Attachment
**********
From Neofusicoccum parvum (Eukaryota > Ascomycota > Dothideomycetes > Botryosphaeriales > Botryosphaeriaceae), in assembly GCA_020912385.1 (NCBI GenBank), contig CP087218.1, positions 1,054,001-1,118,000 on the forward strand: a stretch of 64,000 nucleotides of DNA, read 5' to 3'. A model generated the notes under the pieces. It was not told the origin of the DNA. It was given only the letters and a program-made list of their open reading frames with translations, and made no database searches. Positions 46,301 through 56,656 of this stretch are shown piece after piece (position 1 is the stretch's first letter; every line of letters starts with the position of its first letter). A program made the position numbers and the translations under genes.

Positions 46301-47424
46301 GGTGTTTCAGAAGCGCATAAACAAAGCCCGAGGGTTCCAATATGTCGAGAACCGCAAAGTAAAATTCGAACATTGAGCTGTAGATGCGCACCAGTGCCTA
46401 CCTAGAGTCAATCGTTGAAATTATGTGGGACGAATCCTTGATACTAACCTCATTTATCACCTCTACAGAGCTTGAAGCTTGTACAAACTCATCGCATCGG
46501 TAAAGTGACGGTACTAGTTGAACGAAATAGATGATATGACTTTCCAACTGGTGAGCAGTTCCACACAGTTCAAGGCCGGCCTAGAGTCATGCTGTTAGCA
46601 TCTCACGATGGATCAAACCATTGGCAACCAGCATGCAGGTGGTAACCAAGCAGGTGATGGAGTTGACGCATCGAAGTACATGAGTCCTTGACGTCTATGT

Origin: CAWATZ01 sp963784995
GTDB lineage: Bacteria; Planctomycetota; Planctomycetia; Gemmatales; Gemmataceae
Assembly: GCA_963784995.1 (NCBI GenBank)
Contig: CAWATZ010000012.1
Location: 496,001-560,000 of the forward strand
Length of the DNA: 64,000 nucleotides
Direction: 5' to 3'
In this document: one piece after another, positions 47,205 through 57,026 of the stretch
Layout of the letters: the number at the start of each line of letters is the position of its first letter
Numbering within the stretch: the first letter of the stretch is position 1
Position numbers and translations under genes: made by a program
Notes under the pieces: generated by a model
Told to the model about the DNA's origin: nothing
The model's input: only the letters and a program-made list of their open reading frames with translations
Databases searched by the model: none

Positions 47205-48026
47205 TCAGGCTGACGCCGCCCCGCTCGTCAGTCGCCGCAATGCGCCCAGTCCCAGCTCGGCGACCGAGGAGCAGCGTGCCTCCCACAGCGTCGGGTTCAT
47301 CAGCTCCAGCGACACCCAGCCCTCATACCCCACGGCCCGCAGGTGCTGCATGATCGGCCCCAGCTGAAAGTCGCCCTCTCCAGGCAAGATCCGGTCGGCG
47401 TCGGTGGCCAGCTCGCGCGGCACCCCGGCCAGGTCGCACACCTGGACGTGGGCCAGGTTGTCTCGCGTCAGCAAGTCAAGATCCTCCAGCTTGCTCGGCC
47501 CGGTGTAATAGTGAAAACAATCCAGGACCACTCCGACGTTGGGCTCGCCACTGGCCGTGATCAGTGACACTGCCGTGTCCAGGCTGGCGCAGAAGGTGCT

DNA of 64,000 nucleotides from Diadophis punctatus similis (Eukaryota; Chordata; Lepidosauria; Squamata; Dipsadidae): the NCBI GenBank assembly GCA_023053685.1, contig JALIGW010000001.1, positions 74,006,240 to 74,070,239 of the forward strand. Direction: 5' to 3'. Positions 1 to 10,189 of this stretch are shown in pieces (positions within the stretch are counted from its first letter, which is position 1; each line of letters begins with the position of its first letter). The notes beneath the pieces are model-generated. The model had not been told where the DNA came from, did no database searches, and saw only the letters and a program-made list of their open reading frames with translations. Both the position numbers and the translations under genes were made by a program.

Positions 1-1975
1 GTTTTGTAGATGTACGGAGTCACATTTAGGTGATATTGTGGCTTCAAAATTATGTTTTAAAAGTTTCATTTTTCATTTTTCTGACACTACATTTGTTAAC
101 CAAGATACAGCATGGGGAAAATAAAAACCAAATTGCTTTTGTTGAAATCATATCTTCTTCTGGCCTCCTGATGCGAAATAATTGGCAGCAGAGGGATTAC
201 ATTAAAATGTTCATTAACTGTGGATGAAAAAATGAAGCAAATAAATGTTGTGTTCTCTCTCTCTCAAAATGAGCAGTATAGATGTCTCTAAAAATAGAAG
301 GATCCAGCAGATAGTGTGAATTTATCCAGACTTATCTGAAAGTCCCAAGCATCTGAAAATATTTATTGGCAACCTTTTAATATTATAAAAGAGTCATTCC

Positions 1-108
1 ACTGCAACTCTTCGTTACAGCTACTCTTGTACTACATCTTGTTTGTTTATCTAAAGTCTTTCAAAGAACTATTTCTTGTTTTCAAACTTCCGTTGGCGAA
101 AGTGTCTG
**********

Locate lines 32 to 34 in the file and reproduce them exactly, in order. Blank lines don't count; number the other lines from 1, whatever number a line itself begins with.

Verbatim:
301 GATCCAGCAGATAGTGTGAATTTATCCAGACTTATCTGAAAGTCCCAAGCATCTGAAAATATTTATTGGCAACCTTTTAATATTATAAAAGAGTCATTCC

Positions 1-108
1 ACTGCAACTCTTCGTTACAGCTACTCTTGTACTACATCTTGTTTGTTTATCTAAAGTCTTTCAAAGAACTATTTCTTGTTTTCAAACTTCCGTTGGCGAA